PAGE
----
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Jessie Smith — Advocating for Those with Disabilities

Jessie Smith, client service manager, is no stranger to volunteering and working with others to help better the community, having volunteered for the Junior League of Little Rock. She brings that drive to USAble Life's Inclusion Council. She says, “Being a member of the Inclusion Council is important to me because I feel a strong need to represent and give a voice to those with mental health issues and learning disabilities.” It's a cause near and dear to her heart, having first-hand experience with mental illness and having two children diagnosed with dyslexia. Jessie says, “It's important to me that these individuals have a voice at the table.”

She sees the focus of diversity and inclusion as bringing people (including co-workers) together from different backgrounds who have different perspectives and experiences. Together they can collaborate to create a culture, inside and outside the workplace, where everyone feels embraced, no matter the differences. Jessie would like to teach others that “diversity is what makes us different, whether it's gender, age, religion, race, disability, or sexual orientation, and inclusion is a sense of belonging and being socially accepted.” Jessie believes, “When a person is included, they feel that their values are respected, and their voice is heard.”

If Jessie could host a lunch and invite three people — past or present — she would invite Simone Biles, decorated gymnast; Anthony Bourdain, celebrity chef and author; and Sir Richard Branson, investor, business magnate, author, and philanthropist. She's inspired by each of them for their battles with mental health issues or learning disabilities. Jessie is especially moved by Simone and how she stood up for herself when she dropped out of the women's gymnastics team finals at the 2020 Olympics for her mental health. Jessie says, “I see her as one of the most powerful females of her generation. She's breaking barriers for women and mental health acceptance.”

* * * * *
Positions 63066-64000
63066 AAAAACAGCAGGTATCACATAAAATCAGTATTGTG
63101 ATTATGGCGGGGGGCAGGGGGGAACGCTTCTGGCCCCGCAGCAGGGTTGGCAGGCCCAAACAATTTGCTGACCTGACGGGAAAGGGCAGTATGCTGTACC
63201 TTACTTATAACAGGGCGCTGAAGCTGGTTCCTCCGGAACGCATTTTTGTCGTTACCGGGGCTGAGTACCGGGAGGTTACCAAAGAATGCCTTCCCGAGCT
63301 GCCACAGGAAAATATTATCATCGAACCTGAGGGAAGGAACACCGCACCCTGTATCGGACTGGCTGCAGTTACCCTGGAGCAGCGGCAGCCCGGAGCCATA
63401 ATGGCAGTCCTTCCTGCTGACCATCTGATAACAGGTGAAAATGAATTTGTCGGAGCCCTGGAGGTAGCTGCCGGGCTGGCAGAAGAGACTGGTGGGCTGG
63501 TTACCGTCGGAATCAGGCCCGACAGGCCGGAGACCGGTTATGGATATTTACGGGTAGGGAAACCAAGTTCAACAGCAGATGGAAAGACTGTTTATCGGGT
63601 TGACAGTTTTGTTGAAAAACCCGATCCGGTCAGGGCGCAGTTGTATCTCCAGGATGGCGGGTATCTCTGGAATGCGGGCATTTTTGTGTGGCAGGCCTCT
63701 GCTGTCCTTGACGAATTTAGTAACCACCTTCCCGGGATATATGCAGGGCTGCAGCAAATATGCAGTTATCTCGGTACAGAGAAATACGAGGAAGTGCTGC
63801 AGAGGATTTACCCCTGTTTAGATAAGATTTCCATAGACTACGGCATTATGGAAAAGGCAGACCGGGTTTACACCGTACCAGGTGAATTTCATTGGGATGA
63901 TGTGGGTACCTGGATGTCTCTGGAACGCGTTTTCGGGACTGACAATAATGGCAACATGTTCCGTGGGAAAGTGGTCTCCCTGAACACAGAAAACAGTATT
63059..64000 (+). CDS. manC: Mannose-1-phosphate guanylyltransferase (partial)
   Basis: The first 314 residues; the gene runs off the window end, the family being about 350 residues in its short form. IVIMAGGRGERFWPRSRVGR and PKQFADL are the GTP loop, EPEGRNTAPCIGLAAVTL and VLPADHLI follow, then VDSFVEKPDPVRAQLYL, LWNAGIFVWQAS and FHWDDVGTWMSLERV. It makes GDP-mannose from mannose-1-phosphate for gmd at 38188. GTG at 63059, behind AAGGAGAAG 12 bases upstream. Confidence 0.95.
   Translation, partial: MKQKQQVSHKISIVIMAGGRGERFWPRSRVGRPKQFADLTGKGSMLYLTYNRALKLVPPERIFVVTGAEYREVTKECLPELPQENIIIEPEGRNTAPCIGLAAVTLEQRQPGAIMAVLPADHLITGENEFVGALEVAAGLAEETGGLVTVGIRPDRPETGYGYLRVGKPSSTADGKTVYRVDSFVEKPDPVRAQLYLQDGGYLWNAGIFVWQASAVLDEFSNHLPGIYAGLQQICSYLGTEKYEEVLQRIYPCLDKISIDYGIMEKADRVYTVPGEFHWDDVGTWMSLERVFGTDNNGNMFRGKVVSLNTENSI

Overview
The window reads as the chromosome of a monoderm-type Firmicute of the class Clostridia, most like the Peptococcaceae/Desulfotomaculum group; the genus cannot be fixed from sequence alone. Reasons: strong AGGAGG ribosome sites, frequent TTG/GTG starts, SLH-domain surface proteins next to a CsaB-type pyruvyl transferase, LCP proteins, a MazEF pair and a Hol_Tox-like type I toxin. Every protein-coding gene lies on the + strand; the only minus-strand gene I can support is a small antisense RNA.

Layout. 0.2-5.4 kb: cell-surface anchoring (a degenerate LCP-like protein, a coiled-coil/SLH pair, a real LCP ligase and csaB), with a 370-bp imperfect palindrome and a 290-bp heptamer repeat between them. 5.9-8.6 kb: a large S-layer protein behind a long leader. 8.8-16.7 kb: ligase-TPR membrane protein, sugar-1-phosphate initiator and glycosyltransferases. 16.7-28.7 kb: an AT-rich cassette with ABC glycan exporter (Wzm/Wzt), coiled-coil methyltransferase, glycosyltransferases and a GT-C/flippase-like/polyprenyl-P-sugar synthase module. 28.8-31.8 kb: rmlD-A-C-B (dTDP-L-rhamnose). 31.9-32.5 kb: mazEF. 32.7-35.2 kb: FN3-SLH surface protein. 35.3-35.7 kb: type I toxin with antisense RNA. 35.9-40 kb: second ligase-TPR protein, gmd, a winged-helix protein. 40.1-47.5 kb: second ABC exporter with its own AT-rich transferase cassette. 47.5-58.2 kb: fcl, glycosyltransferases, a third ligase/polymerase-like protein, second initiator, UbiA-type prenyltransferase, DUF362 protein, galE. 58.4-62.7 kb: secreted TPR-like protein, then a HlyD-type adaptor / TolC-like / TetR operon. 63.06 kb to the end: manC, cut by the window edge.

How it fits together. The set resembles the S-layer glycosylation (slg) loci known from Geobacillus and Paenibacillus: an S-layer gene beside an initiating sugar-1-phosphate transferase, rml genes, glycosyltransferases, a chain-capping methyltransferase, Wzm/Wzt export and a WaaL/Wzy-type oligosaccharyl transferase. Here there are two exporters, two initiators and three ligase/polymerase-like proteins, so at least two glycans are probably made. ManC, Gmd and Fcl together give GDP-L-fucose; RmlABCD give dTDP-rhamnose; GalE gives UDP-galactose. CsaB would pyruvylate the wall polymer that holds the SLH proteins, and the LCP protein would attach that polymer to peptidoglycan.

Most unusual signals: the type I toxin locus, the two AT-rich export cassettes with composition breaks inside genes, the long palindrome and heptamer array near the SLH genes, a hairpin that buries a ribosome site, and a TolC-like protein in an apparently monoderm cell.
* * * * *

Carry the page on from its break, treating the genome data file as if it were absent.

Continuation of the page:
The LGBTQ+ community also inspires Jessie. “The LGBTQ+ community is always evolving and accepting no matter one's race or how they identify,” Jessie says. She continues, “We could all stand to take a lesson or two from the LGBTQ+ community on what it really looks like to be accepting of a person and their differences. I believe it would make the world a better place.”

When it comes to the world, Jessie says that if there were one thing she could change, “it would be to end the negative stigma around mental health and learning disabilities.” She believes that those with mental health issues or learning disabilities are often seen as being less intelligent. Jessie sees it another way. She says, “Those with mental health issues or learning disabilities have an amazing ability to tap into parts of their brains that others may not, flexing different areas of the brain.”